A histogram is basically a graph that visually represents the exposure of each pixel in your image. On the left side of the graph, the blacks and shadows are represented. On the right side, the highlights and brighter areas are represented. The middle section includes mid-tones. The higher the peak in each section means the more pixels at that exposure.
The graph goes from 0-255 (0 being black and 255 being white). Each tone is one pixel wide on the graph. In Lightroom, you can see in the histogram how individual colors are exposed. In the histogram above, notice that there is a big spike on the right side. This shows that a portion of the image is overexposed.
How can we use the histogram?
First, we can tell if the image is well exposed. If the graph has pixels going from 0 to 255 (from black to white) without any crazy spikes, then you have a well-exposed image. While editing a photograph, pay attention to how the histogram changes. If you are editing an image too dark, the histogram will show a spike on the left end of the graph. If it is too bright, there is a spike on the right end. If a photo already has a histogram with spikes on either side of the graph, this is not good because the data in these spikes can’t be recovered.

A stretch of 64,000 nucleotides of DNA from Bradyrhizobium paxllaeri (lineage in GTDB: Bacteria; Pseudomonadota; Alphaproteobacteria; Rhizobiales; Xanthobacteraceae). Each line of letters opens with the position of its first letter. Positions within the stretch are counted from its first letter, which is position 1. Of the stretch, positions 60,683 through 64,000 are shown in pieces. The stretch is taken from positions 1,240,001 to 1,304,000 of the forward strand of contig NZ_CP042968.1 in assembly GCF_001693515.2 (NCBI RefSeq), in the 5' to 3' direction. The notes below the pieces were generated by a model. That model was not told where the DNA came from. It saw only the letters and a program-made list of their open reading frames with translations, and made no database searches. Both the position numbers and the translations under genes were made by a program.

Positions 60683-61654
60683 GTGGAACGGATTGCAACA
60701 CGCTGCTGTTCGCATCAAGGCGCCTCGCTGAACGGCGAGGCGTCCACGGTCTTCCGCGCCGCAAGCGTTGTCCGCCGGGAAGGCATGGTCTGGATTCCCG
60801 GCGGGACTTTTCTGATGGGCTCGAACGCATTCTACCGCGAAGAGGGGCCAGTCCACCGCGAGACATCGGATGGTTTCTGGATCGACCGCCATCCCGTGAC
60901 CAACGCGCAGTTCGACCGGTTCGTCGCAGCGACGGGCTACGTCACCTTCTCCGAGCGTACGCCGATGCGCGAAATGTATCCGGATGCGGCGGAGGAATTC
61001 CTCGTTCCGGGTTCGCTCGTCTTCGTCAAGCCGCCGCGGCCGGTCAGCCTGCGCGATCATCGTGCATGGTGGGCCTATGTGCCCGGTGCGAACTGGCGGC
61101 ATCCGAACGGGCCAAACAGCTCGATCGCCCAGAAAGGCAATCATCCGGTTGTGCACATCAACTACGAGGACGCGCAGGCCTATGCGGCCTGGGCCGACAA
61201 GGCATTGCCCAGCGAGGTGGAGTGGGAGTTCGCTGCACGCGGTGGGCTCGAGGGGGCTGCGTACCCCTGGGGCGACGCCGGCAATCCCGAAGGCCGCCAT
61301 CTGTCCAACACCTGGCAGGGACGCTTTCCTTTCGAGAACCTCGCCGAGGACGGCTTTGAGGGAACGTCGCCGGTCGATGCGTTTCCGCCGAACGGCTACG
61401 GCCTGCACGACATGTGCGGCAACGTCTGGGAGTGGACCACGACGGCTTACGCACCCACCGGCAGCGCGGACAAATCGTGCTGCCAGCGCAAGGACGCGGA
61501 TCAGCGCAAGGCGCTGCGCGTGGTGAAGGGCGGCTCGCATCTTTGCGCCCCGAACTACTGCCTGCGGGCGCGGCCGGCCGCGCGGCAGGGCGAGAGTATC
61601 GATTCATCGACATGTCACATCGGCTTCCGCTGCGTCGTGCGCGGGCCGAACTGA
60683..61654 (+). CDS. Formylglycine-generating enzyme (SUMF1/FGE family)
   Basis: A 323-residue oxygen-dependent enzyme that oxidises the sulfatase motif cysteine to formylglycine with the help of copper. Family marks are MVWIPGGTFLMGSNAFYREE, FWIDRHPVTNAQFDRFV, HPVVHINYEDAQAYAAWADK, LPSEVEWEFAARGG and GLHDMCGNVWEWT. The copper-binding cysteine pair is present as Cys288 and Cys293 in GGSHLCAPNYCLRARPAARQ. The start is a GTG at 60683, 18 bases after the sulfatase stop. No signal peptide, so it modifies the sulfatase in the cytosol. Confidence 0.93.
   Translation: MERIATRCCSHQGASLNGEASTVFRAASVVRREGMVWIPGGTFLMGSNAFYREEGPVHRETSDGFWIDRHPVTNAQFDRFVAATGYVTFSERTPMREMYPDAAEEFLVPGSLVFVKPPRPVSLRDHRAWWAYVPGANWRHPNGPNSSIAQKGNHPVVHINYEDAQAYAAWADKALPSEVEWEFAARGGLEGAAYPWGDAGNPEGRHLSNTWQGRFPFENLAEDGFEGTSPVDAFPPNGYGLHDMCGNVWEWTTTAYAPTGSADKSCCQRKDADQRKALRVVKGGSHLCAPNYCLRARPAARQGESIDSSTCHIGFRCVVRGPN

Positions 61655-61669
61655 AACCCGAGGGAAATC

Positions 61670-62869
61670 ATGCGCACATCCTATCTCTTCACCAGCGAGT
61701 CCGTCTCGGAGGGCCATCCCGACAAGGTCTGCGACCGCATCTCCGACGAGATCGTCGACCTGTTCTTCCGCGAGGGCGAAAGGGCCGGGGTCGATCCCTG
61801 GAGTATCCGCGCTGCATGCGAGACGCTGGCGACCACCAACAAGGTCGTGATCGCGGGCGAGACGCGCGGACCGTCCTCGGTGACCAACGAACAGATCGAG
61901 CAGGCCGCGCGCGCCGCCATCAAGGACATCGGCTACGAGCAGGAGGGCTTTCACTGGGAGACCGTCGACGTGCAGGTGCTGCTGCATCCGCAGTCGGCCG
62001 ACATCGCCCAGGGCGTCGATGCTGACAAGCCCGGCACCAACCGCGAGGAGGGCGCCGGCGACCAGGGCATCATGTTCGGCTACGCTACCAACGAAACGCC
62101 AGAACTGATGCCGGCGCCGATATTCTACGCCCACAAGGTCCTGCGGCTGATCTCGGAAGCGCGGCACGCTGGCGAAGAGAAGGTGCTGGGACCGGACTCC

Remember when you can ignore the rules.
As always, remember when you should ignore these rules. Some pictures that you want to take will have completely underexposed parts of the frame that will result in a spike. For example, night photography – pictures of the sky will often have pure blacks. Sunsets will sometimes have pure whites (coming from where the sun is). Just because you know what the histogram is telling you to do, doesn’t mean you should follow it.
The histogram is yet another tool. You’re the artist.
—end of lesson one—
Be sure to read the rest of the series:
- Basic Photo Editing Tools
- Intermediate Photo Editing Tools
- Advanced Photo Editing Techniques
- Using Adobe Lightroom Presets
- Exporting Photos from Adobe Lightroom
This Adobe Lightroom tutorial, What Is Adobe Lightroom?, originally appeared on Udemy and is used by permission.